KANSAS CITY — From triggering increased wheat plantings near its newest flour mill to helping baking customers navigate a completely transformed product innovation landscape, team members of the ADM Milling and Baking Solutions team said its business has come together over the past three years in a way to effect meaningful change all along the wheat foods chain.

Thirteen members of the team, nearly all with extensive experience in their respective areas of expertise and all new in the last three years to flour milling, participated in a roundtable interview recently with Milling & Baking News.

Over the course of the interview, the milling team shared progress the company has made toward its strategic objectives and how milling is enhanced by tapping into ADM’s broader resources. They also expressed their aspirations to further elevate the company’s position among its customers. All members of the team became part of the milling business at the time or after the business was moved to ADM’s corporate offices in Decatur, Ill.,  from Overland Park, Kan.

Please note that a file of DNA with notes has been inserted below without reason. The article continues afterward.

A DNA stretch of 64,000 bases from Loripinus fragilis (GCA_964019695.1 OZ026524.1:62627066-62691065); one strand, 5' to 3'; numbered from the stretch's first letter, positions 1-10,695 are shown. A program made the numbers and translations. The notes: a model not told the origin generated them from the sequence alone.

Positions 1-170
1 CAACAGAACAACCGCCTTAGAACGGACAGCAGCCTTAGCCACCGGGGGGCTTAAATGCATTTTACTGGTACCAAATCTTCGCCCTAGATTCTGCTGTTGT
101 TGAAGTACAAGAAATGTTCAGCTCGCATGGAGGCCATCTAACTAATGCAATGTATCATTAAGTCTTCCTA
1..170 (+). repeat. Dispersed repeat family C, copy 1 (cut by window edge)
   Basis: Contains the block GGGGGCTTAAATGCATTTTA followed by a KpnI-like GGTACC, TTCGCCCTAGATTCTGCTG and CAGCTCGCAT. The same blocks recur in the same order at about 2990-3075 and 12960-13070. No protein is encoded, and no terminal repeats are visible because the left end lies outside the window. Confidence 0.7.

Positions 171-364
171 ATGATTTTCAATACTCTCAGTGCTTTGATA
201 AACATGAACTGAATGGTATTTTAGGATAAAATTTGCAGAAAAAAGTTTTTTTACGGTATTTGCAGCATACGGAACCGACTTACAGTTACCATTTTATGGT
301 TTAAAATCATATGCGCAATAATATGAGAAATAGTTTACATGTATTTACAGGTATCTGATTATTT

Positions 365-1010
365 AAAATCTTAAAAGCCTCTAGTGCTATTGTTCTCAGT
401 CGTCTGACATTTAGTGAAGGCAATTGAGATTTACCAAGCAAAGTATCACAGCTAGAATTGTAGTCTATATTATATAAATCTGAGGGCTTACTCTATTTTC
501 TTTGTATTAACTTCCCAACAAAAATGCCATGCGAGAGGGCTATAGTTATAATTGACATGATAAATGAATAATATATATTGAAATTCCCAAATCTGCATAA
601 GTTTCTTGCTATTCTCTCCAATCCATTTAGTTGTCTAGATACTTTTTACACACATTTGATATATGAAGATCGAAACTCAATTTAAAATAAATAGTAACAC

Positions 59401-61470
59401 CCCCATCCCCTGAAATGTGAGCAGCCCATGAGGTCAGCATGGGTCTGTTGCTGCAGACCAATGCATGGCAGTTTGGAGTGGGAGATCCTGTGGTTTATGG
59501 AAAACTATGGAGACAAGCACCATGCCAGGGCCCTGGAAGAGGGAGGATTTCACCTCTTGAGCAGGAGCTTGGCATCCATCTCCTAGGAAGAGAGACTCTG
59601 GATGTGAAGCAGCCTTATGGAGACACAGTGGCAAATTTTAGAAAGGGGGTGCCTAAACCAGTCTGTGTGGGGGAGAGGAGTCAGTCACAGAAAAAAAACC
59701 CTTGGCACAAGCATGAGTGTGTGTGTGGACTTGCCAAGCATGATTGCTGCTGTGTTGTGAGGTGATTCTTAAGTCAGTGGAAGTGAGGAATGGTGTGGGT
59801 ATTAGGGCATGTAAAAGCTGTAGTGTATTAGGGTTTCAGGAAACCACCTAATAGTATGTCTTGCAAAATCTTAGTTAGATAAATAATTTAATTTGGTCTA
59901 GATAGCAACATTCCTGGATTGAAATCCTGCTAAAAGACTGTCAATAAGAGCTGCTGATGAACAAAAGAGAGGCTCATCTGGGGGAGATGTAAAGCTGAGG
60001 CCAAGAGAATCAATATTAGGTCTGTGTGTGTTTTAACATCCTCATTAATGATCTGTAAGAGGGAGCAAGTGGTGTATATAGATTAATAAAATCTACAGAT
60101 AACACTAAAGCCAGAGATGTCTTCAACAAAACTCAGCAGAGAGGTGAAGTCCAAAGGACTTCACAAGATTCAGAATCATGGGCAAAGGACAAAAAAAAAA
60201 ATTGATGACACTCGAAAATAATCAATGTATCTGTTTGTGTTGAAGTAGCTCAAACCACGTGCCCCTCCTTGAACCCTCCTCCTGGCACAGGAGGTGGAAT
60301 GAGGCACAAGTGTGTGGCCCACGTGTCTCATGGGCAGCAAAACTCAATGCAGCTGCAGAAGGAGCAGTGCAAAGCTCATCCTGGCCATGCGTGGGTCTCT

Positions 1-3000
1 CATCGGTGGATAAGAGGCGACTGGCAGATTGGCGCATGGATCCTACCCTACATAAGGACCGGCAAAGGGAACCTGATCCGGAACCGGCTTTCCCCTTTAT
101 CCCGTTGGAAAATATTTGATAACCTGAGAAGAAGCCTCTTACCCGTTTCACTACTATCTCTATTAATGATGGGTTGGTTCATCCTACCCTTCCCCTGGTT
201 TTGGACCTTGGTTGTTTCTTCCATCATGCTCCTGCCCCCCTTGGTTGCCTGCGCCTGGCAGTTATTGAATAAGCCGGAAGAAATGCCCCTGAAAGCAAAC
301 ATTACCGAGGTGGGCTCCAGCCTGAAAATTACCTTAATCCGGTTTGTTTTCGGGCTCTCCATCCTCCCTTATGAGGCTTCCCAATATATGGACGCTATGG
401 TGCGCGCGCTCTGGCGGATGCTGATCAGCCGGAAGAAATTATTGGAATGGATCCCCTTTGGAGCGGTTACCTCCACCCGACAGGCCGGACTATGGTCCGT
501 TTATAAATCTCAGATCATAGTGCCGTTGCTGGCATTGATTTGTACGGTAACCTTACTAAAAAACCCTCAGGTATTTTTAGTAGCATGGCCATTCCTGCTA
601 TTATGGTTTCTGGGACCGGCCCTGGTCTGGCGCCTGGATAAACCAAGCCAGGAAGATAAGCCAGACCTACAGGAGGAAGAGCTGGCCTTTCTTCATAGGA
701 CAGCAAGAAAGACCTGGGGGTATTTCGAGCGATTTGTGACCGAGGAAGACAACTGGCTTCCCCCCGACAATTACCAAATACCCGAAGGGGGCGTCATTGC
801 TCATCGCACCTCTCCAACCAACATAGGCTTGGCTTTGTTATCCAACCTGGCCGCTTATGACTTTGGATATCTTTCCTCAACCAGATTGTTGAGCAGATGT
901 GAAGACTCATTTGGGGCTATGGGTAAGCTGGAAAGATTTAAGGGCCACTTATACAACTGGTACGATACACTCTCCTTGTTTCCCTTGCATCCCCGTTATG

About the same time the move occurred in 2019, ADM started up its new flour mill in Mendota, Ill. In opening a large new mill, ADM was doing more than replacing aging facilities sub-optimally located in the cities of Chicago and Minneapolis, said Joseph Greene, commercial director, ADM Milling and Baking Solutions. In addition to dramatically enhancing the efficiency of its milling operations in the area, the company sought to elevate its position with its area wheat suppliers and its customers.

“We have been leveraging that investment to provide our customers with better pricing power and to be able to continue to provide the farmer in the area with a better outlet for their wheat,” he said.

In making the determination to build in Mendota, ADM concluded that wheat plantings in that area of Illinois would increase.